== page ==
Balkan businessman Naser Kelmendi—whom law enforcement agencies in the region depict as the leader of a powerful criminal organization—has reported earning a minimal wage in Bosnia and Herzegovina (BiH). He also owns companies around Sarajevo but they all lose money.
Kelmendi has placed himself on the list of employees of his Hotel Casa Grande in a Sarajevo suburb of Ilidža, with a monthly salary of around 360 KM, according to the documents the Center for Investigative Reporting in Sarajevo (CIN) has acquired. That was the minimum wage in BiH.
Kelmendi moved to Sarajevo in 1988. He left it during the 1992-1995 war and came back in 1998 when he received Bosnian citizenship. Until 2006, there is no record of his paying income tax. Meanwhile, his assets have increased substantially.
Between 1999 and 2009, he bought real property in Sarajevo for almost 1.7 million KM. Along with this, his Adolado ice cream factory, was estimated to be worth nearly 4.3 million KM.
The Court of BiH ordered Kelmendi’s hotel, four houses and an apartment frozen in June. His factory in the suburb of Hadžići near Sarajevo was not frozen because a firm incorporated by his half-brother Bećir Kelmendi has claimed it.
The BiH Prosecutor’s Office wrote in its request to freeze his assets that Kelmendi bought his properties with narcotics proceeds. He was arrested in Priština this May after prosecutors sent Interpol the paperwork incriminating him in the murder of Ramiz Delalić Ćelo and drug smuggling.
The Sarajevo Canton Prosecutor’s Office interrogated Kelmendi in the summer of 2007 under the same allegations. He denied any connection to Ćelo’s murder, and he said he had never dealt in drugs, that he hated drugs and everything connected to them. He described himself as a businessman who dealt in hospitality and ice cream. .
However, these two businesses brought no profit to Kelmendi that explains his real property spree in Sarajevo.
He Got his Start with Fur and Gold
According to what he told the prosecutors Kelmendi came to Sarajevo for the first time in 1988. He opened a fur parlor and a gold shop in the Skenderija mall, both under the name of Miss Donna.
In 2002, Kelmendi came up with an idea to start a hospitality business and ice-cream factory. He told prosecutors that from 1999 up to that year he had a Kosovo firm that sold cigarettes. He tried to open up the same business in Sarajevo, but failed to obtain a license.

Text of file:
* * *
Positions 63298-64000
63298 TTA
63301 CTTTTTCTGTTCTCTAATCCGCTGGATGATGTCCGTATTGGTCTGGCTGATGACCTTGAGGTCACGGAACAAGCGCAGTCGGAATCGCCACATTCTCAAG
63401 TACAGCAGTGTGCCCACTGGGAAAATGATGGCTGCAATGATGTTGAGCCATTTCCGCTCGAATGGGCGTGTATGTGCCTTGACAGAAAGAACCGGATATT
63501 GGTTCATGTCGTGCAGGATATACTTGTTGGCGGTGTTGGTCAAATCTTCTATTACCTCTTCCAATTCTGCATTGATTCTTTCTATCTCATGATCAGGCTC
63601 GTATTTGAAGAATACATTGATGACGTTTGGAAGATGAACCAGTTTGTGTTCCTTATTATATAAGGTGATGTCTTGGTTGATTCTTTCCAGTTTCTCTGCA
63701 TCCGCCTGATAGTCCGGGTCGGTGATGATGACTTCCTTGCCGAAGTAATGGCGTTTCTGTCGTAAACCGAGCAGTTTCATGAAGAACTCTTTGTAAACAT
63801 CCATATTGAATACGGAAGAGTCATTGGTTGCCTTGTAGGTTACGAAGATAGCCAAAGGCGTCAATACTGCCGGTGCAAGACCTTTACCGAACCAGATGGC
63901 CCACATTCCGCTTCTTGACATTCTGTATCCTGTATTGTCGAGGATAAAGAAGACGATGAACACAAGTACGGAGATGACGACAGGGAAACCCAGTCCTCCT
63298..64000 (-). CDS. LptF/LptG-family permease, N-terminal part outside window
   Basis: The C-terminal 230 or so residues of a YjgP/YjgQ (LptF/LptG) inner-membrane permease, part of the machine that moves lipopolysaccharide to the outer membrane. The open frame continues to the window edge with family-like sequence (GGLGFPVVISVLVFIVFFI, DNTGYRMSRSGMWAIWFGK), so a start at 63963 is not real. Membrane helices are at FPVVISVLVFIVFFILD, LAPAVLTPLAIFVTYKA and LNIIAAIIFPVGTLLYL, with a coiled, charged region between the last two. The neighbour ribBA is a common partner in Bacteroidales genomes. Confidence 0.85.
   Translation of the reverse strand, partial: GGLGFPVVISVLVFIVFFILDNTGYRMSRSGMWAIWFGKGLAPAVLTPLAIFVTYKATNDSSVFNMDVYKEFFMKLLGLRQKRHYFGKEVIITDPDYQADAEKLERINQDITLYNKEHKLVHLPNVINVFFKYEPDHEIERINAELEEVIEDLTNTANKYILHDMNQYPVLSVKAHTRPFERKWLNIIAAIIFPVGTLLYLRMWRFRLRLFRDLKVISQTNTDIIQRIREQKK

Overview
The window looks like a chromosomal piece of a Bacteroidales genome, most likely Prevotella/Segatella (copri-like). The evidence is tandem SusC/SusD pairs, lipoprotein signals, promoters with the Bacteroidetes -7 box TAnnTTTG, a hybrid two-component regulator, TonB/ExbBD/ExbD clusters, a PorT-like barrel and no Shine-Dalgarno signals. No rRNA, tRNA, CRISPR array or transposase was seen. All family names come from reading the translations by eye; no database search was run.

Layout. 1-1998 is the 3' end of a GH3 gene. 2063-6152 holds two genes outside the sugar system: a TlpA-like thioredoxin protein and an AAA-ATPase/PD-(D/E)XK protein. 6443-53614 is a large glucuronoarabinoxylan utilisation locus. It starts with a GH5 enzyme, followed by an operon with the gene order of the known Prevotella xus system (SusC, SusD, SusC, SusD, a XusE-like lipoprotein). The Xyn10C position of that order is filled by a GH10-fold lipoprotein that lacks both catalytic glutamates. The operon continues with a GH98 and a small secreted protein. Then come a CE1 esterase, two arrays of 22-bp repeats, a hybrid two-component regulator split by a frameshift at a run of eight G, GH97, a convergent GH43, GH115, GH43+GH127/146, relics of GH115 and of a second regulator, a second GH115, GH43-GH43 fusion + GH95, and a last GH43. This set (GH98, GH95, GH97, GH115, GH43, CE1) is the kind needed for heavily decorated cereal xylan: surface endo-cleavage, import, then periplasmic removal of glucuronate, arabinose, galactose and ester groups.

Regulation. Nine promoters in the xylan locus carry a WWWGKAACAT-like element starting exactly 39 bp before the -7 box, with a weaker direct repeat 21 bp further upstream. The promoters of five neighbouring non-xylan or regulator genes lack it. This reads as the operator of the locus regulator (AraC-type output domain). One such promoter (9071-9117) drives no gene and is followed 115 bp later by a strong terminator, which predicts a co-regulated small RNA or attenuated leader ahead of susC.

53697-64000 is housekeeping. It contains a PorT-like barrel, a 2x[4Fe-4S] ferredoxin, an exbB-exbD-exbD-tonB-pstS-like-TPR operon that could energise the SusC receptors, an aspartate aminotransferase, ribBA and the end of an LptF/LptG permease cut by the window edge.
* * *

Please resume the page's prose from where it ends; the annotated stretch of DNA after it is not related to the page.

He started working on his new business ideas in in June 2004 when he acquired Hotel Casa Grande at Ilidža. He bought it from Sarajevo businessman Ismet Omerbegović for 900,000 KM. However, the hotel was assessed at around 1.7 million KM for which Kelmendi paid a property tax.
Hotel Casa Grande has not been profitable. Last year the firm showed a profit of 32,000 KM against 33,000 KM of debt to suppliers. Financial reports show that in the past nine years the hotel has had an average annual loss of around 70,000 KM.
Neither did Kelmendi make a name for himself with Adolado, which he started a year after his hospitality firm. The headquarters of his factory was first in one of Kelmendi’s houses on Ilidža, before he moved into Hadžići. A year later in 2006, he announced the sale of the factory in the yellow pages of one real property agency.
The firm, according to the Sarajevo land registry, still owns business facilities in Hadžići of 2,369 square meters worth 4.3 million KM.
After a failed sale, Adolado mortgaged the Hadžići factory for two loans worth 200,000 KM with a Banja Luka Nova Bank AD in 2011.
Since its inception in 2005, the ice-cream factory never showed a profit and the loans didn’t change that. According to the financial reports, Adolado ended the last year with the 88,000 KM of losses and a debt to suppliers of 867,000 KM.
Apart from the property in BiH, Kelmendi owns substantial assets in Montenegro and Kosovo on which CIN has reported. In 2009, he invested money in building a Casa Grande Hotel in the Montenegrin resort town of Ulcinj where he owns several apartments as well. Two of his sons run a gas station and a chain of gold shops in Kosovo. Kelmendi’s property in Montenegro and Kosovo is not frozen.
In May, BiH filed an extradition warrant for Naser Kelmendi. State prosecutors say that Kosovo authorities have not responded.